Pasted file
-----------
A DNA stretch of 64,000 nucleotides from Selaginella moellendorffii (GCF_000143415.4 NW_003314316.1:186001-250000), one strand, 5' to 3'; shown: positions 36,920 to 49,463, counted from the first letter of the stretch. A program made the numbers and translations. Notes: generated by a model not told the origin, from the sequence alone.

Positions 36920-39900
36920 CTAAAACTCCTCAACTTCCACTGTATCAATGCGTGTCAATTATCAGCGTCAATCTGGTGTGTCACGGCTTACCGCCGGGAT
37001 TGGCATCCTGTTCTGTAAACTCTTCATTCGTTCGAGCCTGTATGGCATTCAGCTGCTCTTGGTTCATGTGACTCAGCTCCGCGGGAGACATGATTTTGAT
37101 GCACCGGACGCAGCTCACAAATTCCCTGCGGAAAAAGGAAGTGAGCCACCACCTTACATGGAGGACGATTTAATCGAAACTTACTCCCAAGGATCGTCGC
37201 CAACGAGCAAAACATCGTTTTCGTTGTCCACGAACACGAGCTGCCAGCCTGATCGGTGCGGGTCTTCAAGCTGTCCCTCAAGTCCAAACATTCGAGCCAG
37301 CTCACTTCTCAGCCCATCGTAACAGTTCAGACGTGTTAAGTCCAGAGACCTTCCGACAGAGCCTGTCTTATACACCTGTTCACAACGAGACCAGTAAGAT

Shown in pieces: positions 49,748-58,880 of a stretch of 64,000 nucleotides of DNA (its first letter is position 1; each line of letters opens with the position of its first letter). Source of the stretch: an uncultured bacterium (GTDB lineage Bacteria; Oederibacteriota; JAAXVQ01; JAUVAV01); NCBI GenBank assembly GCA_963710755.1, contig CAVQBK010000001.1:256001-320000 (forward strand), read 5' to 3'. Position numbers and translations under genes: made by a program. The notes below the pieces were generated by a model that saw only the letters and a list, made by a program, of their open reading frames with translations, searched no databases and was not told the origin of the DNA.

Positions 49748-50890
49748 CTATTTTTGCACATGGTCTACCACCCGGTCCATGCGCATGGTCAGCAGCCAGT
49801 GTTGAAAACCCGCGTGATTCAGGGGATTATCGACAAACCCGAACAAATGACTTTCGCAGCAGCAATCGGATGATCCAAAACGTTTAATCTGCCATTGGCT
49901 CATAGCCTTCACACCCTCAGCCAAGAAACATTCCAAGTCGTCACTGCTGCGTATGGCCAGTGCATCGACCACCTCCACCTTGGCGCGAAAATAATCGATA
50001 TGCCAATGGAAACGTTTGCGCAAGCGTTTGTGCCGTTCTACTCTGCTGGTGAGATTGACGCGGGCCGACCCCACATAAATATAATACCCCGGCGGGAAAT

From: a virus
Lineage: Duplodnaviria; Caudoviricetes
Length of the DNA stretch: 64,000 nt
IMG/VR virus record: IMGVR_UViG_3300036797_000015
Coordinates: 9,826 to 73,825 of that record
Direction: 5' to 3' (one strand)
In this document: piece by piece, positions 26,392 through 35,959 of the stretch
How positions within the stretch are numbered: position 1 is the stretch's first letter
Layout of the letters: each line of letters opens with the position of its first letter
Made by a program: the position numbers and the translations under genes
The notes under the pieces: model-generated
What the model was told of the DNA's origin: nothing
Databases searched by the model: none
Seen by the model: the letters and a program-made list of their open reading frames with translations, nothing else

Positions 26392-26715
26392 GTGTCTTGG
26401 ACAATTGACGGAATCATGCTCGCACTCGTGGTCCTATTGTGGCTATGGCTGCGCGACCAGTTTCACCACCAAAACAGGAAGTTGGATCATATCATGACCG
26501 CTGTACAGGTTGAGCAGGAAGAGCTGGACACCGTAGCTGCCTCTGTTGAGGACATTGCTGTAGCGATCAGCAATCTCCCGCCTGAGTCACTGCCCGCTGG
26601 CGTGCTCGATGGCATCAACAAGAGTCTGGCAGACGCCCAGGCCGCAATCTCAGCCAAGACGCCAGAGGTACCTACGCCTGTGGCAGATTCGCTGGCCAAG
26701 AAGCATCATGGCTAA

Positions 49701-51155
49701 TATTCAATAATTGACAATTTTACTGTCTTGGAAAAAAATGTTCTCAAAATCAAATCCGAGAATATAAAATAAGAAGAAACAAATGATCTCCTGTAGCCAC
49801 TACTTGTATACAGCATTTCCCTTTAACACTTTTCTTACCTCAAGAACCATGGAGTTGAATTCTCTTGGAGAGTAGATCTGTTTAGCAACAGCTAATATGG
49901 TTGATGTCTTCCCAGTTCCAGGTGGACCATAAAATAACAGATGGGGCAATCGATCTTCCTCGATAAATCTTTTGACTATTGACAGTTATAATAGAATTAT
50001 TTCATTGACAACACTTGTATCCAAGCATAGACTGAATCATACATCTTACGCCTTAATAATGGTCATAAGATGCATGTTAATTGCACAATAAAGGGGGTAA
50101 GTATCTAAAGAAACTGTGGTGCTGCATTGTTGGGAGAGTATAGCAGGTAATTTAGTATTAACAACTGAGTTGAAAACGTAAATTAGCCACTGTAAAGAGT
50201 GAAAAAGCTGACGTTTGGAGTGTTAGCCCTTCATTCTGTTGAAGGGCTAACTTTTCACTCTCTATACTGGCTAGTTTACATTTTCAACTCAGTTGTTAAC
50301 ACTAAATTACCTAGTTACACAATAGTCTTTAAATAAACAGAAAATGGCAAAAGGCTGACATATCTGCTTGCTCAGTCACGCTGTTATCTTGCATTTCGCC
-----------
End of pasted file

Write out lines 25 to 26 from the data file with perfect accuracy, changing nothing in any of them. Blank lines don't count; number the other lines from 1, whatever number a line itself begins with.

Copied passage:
What the model was told of the DNA's origin: nothing
Databases searched by the model: none